Capital Fringe Review ‘Fallen Angels’ by Jennifer Perry

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Fallen Angels, a trio of miniature operas composed, produced, and musically directed by Michael Oberhauser, shows much promise for future expansion. Under the direction of Nick Vargas, the cast of nine singers (three per opera) excels in presenting short stories of moral ambiguity that are set in the modern age but are adapted from historical texts, including the Bible and well-known poetry (Oberhauser and Shannon Berry also contribute original text to each of the three pieces). The individual stories, “Lilith,” “Temptation”, and “The Name on the Door,” are not inter-connected in terms of plot, but there is an overarching theme involving life choices and good and evil. Structurally, Oberhauser would be wise to ensure each opera has a plot with a beginning, middle, and end, but he is well on his way to creating a series of stories with modern relevance. Currently, Lilith is the most structurally sound and Temptation is in most need of refinement.

The strongest two elements of these 15-minute pieces, as currently presented, are the music and the cast tasked with presenting the music. Oberhauser has composed a series of songs, which move each piece’s plot forward yet are also musically interesting and, for the most part, diverse. With the help of a 6 piece orchestra comprised of exceedingly talented young musicians (William Yanesh- piano; Kimberly Eloshway- flute; Elena Forbes- clarinet; John Philligin- violin; and Henry Valoris- viola), his delightfully string-intensive music comes to life in a very professional way. Each of his cast members demonstrates astounding technical vocal ability and several are very compelling actors. Most successful in combining sound vocals with solid song interpretation, acting, and stage presence are Courtney Kalbacker (Lilith), Shelby Claire (Eve), and Annie Gill (Jezebel). The remaining cast members, Joseph Pleuss, Andrew Sauvageau, Benjamin Taylor, Francesca Aguado, Bennett Umhau, and Zoe Kanter, all have brilliant singing voices, but could use some work in emotionally connecting to the material. Francesca Aguado, however, deserves special mention for her rich and textured vocals.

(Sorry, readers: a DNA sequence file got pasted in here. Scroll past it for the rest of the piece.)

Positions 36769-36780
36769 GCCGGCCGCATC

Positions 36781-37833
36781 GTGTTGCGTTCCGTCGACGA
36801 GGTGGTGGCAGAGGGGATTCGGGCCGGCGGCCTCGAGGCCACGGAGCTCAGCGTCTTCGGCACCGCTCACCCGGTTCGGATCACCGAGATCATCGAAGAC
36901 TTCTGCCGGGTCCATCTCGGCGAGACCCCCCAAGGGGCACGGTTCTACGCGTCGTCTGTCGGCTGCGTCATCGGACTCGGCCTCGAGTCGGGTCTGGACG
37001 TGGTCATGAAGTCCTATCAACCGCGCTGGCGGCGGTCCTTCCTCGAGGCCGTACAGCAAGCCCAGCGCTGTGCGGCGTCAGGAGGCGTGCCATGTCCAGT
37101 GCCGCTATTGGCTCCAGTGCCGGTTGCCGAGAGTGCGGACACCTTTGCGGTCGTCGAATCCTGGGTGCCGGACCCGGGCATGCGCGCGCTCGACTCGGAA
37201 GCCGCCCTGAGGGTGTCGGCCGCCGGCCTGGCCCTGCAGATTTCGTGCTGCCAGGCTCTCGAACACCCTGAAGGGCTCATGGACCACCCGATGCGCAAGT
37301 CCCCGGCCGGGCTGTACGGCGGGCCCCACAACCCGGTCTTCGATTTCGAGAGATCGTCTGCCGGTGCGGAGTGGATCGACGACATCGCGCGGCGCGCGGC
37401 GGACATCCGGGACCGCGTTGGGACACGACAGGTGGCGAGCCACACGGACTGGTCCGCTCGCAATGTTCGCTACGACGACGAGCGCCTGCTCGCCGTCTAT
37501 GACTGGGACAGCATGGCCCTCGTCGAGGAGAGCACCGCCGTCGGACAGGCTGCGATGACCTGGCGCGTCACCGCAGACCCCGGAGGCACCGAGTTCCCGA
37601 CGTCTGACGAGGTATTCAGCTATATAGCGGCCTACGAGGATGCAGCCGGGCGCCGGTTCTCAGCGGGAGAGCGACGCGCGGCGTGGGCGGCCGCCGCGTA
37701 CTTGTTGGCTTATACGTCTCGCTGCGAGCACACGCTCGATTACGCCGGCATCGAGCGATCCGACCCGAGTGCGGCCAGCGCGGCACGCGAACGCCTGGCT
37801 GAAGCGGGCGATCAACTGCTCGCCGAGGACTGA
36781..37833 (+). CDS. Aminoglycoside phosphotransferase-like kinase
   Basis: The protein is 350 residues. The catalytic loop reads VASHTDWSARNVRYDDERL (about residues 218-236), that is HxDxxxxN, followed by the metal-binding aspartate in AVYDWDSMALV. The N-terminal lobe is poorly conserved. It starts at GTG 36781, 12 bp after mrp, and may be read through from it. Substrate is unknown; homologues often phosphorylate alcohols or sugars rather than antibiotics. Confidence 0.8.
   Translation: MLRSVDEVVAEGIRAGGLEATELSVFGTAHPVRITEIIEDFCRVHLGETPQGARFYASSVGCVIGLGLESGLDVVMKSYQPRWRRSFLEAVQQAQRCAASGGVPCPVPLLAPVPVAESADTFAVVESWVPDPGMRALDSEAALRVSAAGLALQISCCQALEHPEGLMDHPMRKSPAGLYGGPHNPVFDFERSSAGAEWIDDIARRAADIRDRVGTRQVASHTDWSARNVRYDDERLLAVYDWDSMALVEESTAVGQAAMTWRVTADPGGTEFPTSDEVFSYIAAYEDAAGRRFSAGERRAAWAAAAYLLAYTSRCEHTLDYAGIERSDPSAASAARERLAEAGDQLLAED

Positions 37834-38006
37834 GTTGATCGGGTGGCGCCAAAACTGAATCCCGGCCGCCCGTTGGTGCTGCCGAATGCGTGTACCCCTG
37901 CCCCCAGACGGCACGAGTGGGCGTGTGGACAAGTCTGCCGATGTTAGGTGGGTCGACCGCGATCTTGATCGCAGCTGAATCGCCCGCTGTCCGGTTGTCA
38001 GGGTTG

Using minimal sets (no credit given) and lighting (Philip Jorgensen), the material is presented in a professional way that exceeds most music-heavy Fringe shows I’ve seen in recent years. Oberhauser is a composer from whom I hope to hear more of in the near future. The cast, likewise, has promising futures.

For more information on Fallen Angels and to purchase tickets, read our Fringe Preview.

 

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